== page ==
Published on October 25th, 20120
Obama vs. Romney: Who Will Win?
Tuesday, November 6 is the big day all political scientists are looking forward to. This is when the 57th presidential election in the United States takes place. The incumbent Barack Obama (Democratic Party) meets head to head with his challenger Mitt Romney (Republican Party), and the big question is: who will win?
Different people predict different outcomes. If one looks at the gambling community, the odds favor a Democratic victory. However, Professors Kenneth Bickers (Boulder) and Michael Berry (Denver) have an election forecasting model which predicts Romney as the winner. This model takes into account state-level economic data.
However, the US is changing and it is becoming more and more difficult to predict the outcome of elections on scientific models or gamblers’ inside knowledge. We in Popular Social Science have interviewed an expert on the subject, namely Virginia native professor Jennifer L. Bailey.
According to Bailey there are three factors that are of uttermost importance, namely moving patterns (within the US), the ideological divide, and race.
Starting with the first, the US is a country with a high degree of internal migration. One cannot look at the nation-wide opinion polls, one need to break it down state-wise. As most are readers are familiar with, some states are considered more or less permanently red (Republican, the South and Middle-America), while some are permanently blue (Democrat, the West and North-East). Also, there is a tendency that urban areas vote Democrat while rural vote Republican.
What is important here are the states that are up for grabs, and the most important of these are the ones with the most electoral votes, namely Florida and Ohio.
Florida has a total of 29 electoral votes. It is a diverse state, traditionally belonging to the south, but with an increasing conservative Hispanic population, as well as internal migrants from the northeast. The latter category includes a lot of elderly and Jewish people, who have tended to vote for the Democratic candidate. However, the polls suggest that Florida is leaning towards Mitt Romney.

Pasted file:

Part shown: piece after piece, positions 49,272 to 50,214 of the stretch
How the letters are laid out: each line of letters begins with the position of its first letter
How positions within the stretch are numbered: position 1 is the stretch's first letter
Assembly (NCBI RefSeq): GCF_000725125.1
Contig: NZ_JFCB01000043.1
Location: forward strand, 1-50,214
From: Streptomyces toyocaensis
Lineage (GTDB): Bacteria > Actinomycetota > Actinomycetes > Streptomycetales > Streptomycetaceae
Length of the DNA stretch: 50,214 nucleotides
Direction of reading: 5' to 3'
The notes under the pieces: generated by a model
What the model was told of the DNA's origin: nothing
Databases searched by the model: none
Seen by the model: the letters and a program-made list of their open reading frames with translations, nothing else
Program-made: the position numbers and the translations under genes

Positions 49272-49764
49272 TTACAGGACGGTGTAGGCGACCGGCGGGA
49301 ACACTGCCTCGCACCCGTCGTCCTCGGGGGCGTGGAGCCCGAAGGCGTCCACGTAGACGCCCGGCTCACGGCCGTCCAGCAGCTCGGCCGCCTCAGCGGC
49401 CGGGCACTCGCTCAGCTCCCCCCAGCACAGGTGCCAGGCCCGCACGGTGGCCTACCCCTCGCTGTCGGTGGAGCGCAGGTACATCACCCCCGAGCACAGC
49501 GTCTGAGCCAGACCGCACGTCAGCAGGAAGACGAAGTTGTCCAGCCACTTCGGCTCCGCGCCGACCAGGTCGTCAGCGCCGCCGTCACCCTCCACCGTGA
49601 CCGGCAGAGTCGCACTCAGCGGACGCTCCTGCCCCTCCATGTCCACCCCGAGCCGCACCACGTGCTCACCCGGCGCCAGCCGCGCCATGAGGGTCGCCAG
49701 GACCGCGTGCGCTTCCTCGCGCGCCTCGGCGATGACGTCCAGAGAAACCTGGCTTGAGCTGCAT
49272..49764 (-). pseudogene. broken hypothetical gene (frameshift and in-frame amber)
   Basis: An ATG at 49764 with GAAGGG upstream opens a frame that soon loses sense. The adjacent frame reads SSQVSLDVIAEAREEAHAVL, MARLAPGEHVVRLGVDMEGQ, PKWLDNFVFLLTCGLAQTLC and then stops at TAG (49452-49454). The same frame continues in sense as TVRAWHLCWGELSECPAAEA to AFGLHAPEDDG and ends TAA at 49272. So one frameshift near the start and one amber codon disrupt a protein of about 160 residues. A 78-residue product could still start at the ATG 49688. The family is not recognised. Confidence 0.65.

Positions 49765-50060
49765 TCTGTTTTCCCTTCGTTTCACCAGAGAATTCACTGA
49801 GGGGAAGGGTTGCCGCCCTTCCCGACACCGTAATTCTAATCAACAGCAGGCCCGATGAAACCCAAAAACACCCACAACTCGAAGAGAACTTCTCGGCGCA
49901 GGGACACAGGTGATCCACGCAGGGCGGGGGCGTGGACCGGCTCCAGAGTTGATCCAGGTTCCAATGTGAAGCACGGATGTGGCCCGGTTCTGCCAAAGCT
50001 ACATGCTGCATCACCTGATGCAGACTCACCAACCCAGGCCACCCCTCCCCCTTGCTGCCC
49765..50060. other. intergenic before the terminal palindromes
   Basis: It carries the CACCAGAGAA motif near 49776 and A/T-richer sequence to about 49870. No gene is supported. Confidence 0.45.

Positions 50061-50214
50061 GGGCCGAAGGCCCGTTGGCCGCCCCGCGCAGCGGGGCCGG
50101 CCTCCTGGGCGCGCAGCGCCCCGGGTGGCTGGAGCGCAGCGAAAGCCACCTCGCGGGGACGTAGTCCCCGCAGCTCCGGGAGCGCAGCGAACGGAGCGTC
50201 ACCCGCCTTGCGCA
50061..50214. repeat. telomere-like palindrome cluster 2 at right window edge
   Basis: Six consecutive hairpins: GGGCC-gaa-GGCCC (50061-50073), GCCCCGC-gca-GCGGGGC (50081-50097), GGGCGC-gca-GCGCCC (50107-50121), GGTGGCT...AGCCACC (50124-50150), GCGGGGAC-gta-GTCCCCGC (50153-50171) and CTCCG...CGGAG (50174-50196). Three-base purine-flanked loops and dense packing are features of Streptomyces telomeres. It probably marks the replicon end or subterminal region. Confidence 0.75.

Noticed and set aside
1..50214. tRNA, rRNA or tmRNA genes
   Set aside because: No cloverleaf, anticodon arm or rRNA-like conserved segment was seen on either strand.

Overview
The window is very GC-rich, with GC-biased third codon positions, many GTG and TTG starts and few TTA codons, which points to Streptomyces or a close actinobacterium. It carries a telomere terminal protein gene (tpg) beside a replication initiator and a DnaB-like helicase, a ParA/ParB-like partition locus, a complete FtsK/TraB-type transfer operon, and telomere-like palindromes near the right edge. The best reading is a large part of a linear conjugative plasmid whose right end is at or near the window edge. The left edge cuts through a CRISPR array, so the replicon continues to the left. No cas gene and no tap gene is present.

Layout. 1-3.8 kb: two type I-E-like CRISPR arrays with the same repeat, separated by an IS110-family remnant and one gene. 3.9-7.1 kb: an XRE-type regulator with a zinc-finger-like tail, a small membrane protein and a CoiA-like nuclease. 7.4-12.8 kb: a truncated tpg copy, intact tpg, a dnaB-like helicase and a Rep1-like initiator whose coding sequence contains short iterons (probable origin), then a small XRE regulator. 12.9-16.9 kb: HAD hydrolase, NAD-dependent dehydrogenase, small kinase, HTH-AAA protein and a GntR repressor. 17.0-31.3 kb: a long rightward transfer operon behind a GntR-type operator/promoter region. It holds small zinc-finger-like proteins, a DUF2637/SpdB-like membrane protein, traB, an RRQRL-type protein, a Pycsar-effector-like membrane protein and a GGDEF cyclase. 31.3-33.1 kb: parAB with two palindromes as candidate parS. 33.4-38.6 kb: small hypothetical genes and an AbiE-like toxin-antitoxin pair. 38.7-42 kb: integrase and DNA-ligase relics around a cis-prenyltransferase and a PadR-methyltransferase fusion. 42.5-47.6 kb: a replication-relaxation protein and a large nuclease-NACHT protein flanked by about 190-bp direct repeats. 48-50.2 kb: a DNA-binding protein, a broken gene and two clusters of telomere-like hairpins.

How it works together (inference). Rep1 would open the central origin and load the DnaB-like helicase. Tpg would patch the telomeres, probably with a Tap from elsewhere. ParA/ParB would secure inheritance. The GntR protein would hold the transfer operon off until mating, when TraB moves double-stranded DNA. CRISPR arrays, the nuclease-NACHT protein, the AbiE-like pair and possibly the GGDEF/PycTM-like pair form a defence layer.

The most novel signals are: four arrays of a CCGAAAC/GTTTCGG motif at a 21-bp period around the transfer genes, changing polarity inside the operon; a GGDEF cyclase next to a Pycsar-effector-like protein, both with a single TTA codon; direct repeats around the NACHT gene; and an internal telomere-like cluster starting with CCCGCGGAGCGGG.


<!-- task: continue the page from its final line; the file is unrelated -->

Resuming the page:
Ohio, on the other hand is still considered a “light blue” state. Still, its population includes many small business owners who have been hurt by the economy. Bailey’s tip here is that the candidate who manages to convince the undecided voters that things will take a turn for the better with their plan, may manage to win Ohio (with its 18 electoral votes).
Race is also an issue. People in today’s US are set back by the relative decrease of whites, whether they will admit it or not. The US is not what they grew up with, and race is a component of this. Also, attitude toward the role of government is a main bone of contention in the 2012 election. The Democrats tend to hold states where there is more government presence, while red states are often hostile to unions. There is definitely a split in the country.
The US is changing rapidly, which makes it difficult to predict. The election will be a battle over the undecided and also to get your own people to show up at the polling stations. Bailey predicts that the campaign that is most successful in “getting out the vote” is the one that will win. When asked directly who will win this election, she replies “Obama, but it is going to be close”.